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Work scheme 'cash syphon' for privateers

Unions blast coalition for 'catastrophic failure'

Public servants accused the government of "siphoning off" £5 billion in taxpayers' cash to privateers operating its much-vaunted work programme.

Unions said the programme is proving far better at handing public money to the Tories' friends in the private sector than at finding jobs for Britain's millions of unemployed.

The government have claimed the much-criticised programme was "significantly improving."

The Department for Work and Pensions said another 37,000 of Britain's 2.5 million unemployed people had been helped into long-term work between April and June this year.

But the TUC said government figures reveal that only one in 25 jobless people have found work through the scheme and that many of those would have found jobs themselves anyway.

Civil Service union PCS slammed the programme as "worse than doing nothing" and "a catastrophic failure."

The union said 56 per cent of jobseekers had failed to find sustained work after two years on the programme and had "returned" to jobcentres according to DWP figures.

"Last November Employment Minister Mark Hoban said providers that didn't improve 'by next April' would be stripped of their contracts," PCS said.

"The DWP estimated that in year two of the scheme, 30 per cent of eligible 18-24 year olds would find sustained employment without any help, but just 17 per cent have on the work programme despite employers being offered a £2,275 incentive to employ a young person."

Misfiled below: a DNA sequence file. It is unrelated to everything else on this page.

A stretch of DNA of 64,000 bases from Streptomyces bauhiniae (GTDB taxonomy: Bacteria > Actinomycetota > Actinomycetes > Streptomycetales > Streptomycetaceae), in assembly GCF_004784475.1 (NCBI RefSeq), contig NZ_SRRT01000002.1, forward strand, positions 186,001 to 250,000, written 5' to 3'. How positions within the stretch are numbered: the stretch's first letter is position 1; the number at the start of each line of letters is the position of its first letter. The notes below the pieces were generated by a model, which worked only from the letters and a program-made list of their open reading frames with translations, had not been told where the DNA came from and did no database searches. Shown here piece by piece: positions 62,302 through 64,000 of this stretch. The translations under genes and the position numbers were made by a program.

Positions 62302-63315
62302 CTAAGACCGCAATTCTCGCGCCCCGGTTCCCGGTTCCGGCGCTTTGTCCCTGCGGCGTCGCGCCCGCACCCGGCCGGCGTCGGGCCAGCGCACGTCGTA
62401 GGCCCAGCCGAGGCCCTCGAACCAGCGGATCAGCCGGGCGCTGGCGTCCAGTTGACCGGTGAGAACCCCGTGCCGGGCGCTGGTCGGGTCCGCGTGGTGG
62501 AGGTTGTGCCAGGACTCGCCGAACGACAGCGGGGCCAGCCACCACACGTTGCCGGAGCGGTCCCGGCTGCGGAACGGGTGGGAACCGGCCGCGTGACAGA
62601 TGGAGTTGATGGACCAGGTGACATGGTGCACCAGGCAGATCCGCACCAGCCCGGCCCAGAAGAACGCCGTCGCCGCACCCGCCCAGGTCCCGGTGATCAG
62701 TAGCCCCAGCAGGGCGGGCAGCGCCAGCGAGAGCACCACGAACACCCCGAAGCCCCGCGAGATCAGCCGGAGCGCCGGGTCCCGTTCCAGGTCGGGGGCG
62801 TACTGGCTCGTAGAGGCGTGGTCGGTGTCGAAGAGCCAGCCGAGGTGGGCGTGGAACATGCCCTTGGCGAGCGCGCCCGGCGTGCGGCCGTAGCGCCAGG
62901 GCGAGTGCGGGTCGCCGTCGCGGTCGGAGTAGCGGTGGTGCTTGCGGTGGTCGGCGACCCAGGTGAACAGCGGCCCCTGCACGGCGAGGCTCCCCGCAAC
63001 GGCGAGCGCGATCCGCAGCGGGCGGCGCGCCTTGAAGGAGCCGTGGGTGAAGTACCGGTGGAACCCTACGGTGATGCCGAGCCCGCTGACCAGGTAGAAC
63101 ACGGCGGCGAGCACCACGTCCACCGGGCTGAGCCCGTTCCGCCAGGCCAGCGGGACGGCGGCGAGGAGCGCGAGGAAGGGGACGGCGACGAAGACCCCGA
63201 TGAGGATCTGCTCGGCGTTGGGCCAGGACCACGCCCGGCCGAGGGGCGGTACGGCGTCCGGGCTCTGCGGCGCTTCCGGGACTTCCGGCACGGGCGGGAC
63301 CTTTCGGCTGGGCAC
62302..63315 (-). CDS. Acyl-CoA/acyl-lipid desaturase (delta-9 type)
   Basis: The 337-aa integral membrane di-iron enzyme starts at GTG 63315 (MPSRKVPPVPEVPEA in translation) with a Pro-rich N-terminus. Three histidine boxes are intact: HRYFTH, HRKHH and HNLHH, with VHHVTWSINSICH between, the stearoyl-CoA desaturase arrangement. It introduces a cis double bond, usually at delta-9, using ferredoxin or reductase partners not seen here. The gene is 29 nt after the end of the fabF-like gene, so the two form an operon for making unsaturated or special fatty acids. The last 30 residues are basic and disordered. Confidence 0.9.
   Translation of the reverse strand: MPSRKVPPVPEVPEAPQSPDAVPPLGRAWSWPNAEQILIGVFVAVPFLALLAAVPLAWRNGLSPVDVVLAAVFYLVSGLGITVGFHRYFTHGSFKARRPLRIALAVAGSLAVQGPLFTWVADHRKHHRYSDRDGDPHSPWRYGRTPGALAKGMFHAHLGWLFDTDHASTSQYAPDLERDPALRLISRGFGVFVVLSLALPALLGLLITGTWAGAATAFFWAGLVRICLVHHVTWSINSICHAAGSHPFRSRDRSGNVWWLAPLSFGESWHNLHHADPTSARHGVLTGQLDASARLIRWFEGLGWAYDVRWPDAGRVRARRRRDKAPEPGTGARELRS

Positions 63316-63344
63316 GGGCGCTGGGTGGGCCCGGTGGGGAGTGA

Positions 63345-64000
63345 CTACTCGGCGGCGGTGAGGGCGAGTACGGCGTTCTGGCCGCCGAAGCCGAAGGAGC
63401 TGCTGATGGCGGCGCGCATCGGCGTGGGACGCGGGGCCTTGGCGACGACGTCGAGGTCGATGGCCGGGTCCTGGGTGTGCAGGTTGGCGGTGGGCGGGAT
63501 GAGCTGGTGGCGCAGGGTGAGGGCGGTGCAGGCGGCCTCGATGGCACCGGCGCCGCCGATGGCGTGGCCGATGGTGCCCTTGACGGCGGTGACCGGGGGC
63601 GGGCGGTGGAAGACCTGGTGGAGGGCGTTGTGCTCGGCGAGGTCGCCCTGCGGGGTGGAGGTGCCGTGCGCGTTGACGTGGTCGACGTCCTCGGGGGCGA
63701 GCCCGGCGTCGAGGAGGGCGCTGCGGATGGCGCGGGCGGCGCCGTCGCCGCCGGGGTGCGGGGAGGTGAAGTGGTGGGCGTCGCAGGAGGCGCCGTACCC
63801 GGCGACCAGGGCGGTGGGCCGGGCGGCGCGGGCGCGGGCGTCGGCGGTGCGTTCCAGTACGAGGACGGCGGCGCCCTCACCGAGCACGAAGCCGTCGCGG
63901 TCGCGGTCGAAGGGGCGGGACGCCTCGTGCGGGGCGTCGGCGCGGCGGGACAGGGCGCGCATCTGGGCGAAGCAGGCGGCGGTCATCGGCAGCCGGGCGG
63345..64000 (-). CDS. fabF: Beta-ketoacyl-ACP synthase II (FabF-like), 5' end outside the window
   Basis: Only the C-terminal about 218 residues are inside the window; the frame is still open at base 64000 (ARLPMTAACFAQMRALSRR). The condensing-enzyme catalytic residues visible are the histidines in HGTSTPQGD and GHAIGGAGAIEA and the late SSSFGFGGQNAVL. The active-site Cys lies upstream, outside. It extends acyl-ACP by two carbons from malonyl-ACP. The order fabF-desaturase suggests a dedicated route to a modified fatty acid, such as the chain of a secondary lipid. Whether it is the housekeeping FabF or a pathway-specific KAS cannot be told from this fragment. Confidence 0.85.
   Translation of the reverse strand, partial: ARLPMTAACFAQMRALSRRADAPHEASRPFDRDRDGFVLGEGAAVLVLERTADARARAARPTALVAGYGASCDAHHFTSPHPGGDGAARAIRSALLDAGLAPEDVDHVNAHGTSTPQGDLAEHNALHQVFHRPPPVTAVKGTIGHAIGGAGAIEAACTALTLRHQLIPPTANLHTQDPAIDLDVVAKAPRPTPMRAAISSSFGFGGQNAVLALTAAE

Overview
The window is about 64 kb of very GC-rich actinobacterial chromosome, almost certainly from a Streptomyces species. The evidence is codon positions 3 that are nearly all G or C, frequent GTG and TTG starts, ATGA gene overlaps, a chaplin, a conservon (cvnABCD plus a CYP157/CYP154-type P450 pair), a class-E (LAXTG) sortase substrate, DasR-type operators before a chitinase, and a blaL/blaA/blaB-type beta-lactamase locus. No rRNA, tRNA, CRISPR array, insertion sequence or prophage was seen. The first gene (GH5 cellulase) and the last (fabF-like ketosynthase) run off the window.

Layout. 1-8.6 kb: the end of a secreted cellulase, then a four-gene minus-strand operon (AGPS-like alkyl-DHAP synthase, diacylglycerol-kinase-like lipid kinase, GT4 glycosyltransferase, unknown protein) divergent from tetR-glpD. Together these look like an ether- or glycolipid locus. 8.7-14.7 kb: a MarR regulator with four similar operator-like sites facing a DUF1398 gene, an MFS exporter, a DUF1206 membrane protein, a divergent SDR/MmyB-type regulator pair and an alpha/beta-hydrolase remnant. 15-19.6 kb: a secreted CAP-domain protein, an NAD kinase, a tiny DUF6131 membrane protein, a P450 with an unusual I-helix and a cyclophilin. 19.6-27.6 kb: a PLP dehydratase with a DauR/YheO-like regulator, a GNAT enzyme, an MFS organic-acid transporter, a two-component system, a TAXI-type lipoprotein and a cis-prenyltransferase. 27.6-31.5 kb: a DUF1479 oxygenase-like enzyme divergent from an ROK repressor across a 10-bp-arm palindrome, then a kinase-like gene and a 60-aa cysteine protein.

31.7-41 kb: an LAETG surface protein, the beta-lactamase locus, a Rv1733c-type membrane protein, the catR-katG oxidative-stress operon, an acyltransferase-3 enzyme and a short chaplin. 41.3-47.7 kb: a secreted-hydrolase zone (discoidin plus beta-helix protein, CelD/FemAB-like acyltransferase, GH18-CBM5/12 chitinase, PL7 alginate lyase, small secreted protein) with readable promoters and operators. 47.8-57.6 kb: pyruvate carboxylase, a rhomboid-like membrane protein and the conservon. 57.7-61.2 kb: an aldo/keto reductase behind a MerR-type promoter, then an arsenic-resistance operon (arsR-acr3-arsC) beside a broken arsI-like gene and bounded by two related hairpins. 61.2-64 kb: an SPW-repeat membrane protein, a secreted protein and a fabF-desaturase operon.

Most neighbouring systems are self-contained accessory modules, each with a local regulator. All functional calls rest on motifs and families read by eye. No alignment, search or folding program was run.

PCS general secretary Mark Serwotka added: "This multibillion-pound gamble has succeeded in doing one thing only: siphoning money to private providers.

"It has monumentally failed to provide jobs for the long-term unemployed.

"The work programme should be scrapped immediately and the work to provide support for people who are looking for work should be brought back in-house to job centres where proven expertise exists."

TUC general secretary Frances O'Grady said: "Despite the official spin, the work programme is still failing to deliver for many jobseekers.

"The best way to get to grips with our unemployment crisis would be to offer a jobs guarantee for anyone out of work for at least a year."


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